Some listeners seem to like a hugely reverberant, swampy mess of an acoustic for their Organ Symphony recordings. And this disaster from Reference Recordings gives them just that. But let me be clear, for anyone looking for a competent, modern digital recording of the Saint-Saens Organ Symphony, this one from Kansas City is one of the worst recordings of it I have ever heard. And not just from a technical/sound-quality perspective, but as a performance as well.
I'll not go into great detail, as this CD is not really worth the effort. So I'll summarize, starting with the performance itself. It is routine, thick, leaden and completely devoid of a sense of occasion or the slightest spark of vitality. And when the organ arrives in the final movement, it swamps the proceedings, all but drowning out the entire orchestra, obliterating details.
The recording is a swampy, heavy mess. And at the opening of the 3rd movement, we hear that now-all-too-familiar manipulation from the Reference Recordings engineers "helping" the violins by boosting their mic volumes. But it's even worse than just that. It sounds so synthetic and obviously electronically enhanced, the violins sound as if they've suddenly been moved into another room, completely separated from the acoustic which the rest of the orchestra inhabits. It sounds like additional microphones were employed but only turned on whenever the recording engineers think the violins need some help. And when they do, they are no longer part of the main acoustic. It is simply an outrageous example of knob-twiddling and unnatural electronic "enhancement" which I thought had been put to rest decades ago.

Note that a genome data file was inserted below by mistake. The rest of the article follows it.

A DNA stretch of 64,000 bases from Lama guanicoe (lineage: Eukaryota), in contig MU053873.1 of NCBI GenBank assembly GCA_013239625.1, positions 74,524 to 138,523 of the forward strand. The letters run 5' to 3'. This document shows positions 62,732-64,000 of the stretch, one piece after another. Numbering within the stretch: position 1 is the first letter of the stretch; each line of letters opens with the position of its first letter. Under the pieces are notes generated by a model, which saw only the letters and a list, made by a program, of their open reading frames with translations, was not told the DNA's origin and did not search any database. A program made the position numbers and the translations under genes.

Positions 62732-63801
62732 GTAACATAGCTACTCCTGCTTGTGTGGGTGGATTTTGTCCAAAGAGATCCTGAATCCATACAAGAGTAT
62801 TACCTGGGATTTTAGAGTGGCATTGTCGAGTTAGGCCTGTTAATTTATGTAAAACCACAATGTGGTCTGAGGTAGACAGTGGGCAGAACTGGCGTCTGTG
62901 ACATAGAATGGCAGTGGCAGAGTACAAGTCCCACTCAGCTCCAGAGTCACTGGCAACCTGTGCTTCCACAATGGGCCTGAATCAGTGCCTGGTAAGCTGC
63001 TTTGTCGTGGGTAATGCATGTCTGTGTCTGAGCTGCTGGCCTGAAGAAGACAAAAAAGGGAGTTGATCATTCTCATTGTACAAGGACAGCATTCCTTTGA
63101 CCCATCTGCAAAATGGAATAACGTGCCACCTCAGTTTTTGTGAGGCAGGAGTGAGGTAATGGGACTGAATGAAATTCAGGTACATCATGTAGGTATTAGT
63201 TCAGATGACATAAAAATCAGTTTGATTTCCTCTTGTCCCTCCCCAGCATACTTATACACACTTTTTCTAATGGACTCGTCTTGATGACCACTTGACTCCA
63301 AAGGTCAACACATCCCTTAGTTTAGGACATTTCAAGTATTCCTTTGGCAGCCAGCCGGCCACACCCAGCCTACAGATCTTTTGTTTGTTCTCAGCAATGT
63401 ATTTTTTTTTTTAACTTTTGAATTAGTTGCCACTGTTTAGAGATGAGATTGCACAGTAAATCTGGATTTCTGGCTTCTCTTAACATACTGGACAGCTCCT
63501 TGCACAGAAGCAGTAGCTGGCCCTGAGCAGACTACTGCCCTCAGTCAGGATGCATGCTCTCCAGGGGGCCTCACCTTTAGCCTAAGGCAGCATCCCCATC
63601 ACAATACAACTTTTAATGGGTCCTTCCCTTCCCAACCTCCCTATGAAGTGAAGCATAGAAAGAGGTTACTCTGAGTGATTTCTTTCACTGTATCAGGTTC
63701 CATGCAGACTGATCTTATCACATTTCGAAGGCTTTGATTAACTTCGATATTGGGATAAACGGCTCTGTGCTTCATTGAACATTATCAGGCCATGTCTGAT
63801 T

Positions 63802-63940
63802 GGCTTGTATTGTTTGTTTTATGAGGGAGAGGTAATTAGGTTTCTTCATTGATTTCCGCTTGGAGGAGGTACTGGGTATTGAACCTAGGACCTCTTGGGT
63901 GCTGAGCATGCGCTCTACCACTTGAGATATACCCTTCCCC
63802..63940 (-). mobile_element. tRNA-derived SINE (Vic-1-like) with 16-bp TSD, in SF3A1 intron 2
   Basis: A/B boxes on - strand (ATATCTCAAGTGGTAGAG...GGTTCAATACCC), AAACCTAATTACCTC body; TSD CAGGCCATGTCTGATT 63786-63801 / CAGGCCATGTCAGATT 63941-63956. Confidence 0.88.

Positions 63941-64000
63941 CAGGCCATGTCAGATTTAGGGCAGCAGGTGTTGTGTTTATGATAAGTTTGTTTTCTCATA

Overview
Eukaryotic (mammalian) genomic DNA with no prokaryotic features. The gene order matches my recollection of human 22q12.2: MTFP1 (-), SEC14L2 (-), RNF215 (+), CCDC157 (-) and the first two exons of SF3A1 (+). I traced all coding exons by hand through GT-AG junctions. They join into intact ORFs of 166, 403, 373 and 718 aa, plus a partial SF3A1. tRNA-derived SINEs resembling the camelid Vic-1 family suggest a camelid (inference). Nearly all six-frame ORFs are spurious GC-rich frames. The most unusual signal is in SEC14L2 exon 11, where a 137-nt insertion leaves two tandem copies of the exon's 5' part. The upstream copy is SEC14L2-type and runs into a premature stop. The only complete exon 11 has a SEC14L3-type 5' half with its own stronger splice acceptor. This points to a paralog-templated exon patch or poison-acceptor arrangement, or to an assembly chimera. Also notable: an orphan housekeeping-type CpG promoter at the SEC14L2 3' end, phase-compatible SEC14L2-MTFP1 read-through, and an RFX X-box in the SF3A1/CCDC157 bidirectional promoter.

Then in the finale, when the organ takes over the acoustic (and "take over" it most certainly does), the strings might just have well packed it up and gone home for the day. Their details are practically inaudible. I hope they didn't exert themselves too much trying to be heard. As to the organ sound itself, it is full-bodied and sufficiently massive in size, and it does not sound nasal or harsh over the treble frequencies (as in some recordings of an organ). However, the pedals aren't particularly deep or in any way "impressive".
I suppose some of these problems with the recording itself could be tolerated if the performance were in any way extraordinary. But it sounds as if the only objective was to fill the hall with a thick wash of sound, smothering all life out of it with a thick, heavy blanket. I encourage anyone who thinks this is a good recording of this piece to pull out their nearly-60-year-old RCA recording of Charles Munch with the Boston Symphony and give it a fresh listen. Immediately one hears life, energy, excitement and orchestral involvement which are completely missing in Kansas City. Not to mention the immediacy and realism of the recording. There are countless examples I could point you to, but I chose this one to demonstrate how Reference Recordings can't even begin to match an ancient analogue recording from back in the infancy of stereo recording (1959), let alone most modern digital recordings one could name.
As to the other two selections included here, they are well played by the principal violin and cello of this orchestra and the recording quality is much improved. It is well focused, has fine presence, and a natural acoustic. However, even here, the readings seem routine and lack spontaneity. Fine players they may be, but they seem to have been intimidated by the presence of the recording microphones.
All in all, even compared to some sub-par recordings from the Kansas City Philharmonic, and many recent mediocre efforts from this record label, this one is an absolute stinker.